Anuradha Ray, Mahesh Raundhal, Timothy B. Oriss, Prabir Ray, Sally E. Wenzel
A major subset of human cancers shows evidence for spontaneous adaptive immunity, which is reflected by the presence of infiltrating CD8+ T cells specific for tumor antigens within the tumor microenvironment. This observation has raised the question of which innate immune sensing pathway might detect the presence of cancer and lead to a natural adaptive antitumor immune response in the absence of exogenous infectious pathogens. Evidence for a critical functional role for type I IFNs led to interrogation of candidate innate immune sensing pathways that might be triggered by tumor presence and induce type I IFN production. Such analyses have revealed a major role for the stimulator of IFN genes pathway (STING pathway), which senses cytosolic tumor–derived DNA within the cytosol of tumor-infiltrating DCs. Activation of this pathway is correlated with IFN-β production and induction of antitumor T cells. Based on the biology of this natural immune response, pharmacologic agonists of the STING pathway are being developed to augment and optimize STING activation as a cancer therapy. Intratumoral administration of STING agonists results in remarkable therapeutic activity in mouse models, and STING agonists are being carried forward into phase I clinical testing.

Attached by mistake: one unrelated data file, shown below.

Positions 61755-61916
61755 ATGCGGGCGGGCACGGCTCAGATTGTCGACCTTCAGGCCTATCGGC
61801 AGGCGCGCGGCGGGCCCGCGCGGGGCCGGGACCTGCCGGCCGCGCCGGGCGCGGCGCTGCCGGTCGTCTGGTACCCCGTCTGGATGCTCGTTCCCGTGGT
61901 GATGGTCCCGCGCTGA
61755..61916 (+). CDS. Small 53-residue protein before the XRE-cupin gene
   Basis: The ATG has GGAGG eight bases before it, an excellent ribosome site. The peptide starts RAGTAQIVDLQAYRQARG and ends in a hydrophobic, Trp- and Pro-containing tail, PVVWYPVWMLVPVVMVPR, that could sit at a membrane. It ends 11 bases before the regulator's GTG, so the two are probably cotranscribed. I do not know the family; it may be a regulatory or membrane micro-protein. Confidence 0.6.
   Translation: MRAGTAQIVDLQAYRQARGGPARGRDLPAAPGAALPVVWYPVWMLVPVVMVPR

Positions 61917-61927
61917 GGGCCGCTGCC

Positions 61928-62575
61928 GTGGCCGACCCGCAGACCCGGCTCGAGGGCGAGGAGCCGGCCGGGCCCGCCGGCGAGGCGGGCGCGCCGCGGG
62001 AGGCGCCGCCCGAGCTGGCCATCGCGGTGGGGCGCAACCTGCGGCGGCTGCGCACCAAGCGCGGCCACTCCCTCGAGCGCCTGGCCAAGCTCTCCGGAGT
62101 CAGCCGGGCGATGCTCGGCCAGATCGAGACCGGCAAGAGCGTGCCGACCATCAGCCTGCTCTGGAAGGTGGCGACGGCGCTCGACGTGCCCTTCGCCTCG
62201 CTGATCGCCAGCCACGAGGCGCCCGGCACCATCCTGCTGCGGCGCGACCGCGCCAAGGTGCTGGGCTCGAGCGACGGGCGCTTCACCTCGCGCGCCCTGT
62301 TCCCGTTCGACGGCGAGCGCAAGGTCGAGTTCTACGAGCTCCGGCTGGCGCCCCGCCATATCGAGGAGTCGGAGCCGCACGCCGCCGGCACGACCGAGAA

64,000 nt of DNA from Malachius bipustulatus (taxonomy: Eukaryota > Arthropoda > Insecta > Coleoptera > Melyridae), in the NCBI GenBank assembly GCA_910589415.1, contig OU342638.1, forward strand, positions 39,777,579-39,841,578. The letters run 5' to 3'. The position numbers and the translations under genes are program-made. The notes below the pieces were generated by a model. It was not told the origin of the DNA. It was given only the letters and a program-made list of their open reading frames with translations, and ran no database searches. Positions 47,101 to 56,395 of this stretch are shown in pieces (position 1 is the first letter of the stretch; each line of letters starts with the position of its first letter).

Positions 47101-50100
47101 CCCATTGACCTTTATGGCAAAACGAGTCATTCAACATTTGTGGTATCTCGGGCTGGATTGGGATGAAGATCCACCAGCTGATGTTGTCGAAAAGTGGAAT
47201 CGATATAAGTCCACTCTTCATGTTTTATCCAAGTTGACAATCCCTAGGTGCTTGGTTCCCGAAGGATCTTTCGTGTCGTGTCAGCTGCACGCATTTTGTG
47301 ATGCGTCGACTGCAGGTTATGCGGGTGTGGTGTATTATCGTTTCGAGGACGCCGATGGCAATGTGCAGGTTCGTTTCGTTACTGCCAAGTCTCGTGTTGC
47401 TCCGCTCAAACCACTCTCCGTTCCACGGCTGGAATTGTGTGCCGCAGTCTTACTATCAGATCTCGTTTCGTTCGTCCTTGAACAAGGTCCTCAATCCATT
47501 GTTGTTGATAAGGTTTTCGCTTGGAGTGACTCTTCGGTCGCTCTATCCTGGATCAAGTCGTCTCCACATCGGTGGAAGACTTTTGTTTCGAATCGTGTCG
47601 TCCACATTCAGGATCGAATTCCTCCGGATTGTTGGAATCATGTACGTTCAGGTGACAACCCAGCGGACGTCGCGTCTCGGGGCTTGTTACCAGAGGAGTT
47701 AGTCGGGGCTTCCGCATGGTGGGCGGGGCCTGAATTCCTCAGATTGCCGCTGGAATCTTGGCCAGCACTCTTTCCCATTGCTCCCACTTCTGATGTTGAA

Leticia Corrales, Sarah M. McWhirter, Thomas W. Dubensky Jr., Thomas F. Gajewski
Malaria remains a global public health threat, with half of the world’s population at risk. Despite numerous efforts in the past decade to develop new antimalarial drugs to surmount increasing resistance to common therapies, challenges remain in the expansion of the current antimalarial arsenal for the elimination of this disease. The requirement of prophylactic and radical cure activities for the next generation of antimalarial drugs demands that new research models be developed to support the investigation of the elusive liver stage of the malaria parasite. In this Review, we revisit current antimalarial therapies and discuss recent advances for in vitro and in vivo malaria research models of the liver stage and their importance in probing parasite biology and the discovery of novel drug candidates.
Rene Raphemot, Dora Posfai, Emily R. Derbyshire
Immune cell metabolism is dynamically regulated in parallel with the substantial changes in cellular function that accompany immune cell activation. While these changes in metabolism are important for facilitating the increased energetic and biosynthetic demands of activated cells, immune cell metabolism also has direct roles in controlling the functions of immune cells and shaping the immune response. A theme is emerging wherein nutrients, metabolic enzymes, and metabolites can act as an extension of the established immune signal transduction pathways, thereby adding an extra layer of complexity to the regulation of immunity. This Review will outline the metabolic configurations adopted by different immune cell subsets, describe the emerging roles for metabolic enzymes and metabolites in the control of immune cell function, and discuss the therapeutic implications of this emerging immune regulatory axis.